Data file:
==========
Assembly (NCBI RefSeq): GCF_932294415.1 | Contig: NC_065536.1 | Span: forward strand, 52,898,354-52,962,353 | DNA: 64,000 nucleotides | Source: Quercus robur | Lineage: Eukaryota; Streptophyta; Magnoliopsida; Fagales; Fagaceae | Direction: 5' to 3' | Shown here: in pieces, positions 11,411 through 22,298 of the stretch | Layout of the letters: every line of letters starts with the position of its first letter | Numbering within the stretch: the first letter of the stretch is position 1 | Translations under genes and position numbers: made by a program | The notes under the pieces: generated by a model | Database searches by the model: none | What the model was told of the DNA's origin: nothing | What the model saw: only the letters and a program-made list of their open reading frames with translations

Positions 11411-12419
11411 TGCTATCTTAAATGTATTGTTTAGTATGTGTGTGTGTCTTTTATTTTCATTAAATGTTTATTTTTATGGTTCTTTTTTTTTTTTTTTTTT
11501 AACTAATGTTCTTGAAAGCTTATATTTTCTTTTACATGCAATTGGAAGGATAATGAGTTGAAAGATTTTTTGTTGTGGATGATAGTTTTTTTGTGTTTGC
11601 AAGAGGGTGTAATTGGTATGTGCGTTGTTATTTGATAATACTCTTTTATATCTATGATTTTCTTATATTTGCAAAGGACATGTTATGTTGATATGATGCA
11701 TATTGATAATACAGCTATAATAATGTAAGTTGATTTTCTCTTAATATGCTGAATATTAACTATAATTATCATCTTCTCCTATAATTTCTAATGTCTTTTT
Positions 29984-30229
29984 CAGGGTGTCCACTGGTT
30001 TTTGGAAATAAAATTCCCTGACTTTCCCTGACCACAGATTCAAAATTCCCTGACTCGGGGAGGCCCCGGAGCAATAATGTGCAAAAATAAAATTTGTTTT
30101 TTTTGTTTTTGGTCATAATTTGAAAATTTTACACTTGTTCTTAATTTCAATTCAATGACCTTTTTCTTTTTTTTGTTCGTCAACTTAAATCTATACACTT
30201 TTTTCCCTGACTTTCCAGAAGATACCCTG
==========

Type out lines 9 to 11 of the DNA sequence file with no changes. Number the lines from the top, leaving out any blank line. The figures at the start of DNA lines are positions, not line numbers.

30001 TTTGGAAATAAAATTCCCTGACTTTCCCTGACCACAGATTCAAAATTCCCTGACTCGGGGAGGCCCCGGAGCAATAATGTGCAAAAATAAAATTTGTTTT
30101 TTTTGTTTTTGGTCATAATTTGAAAATTTTACACTTGTTCTTAATTTCAATTCAATGACCTTTTTCTTTTTTTTGTTCGTCAACTTAAATCTATACACTT
30201 TTTTCCCTGACTTTCCAGAAGATACCCTG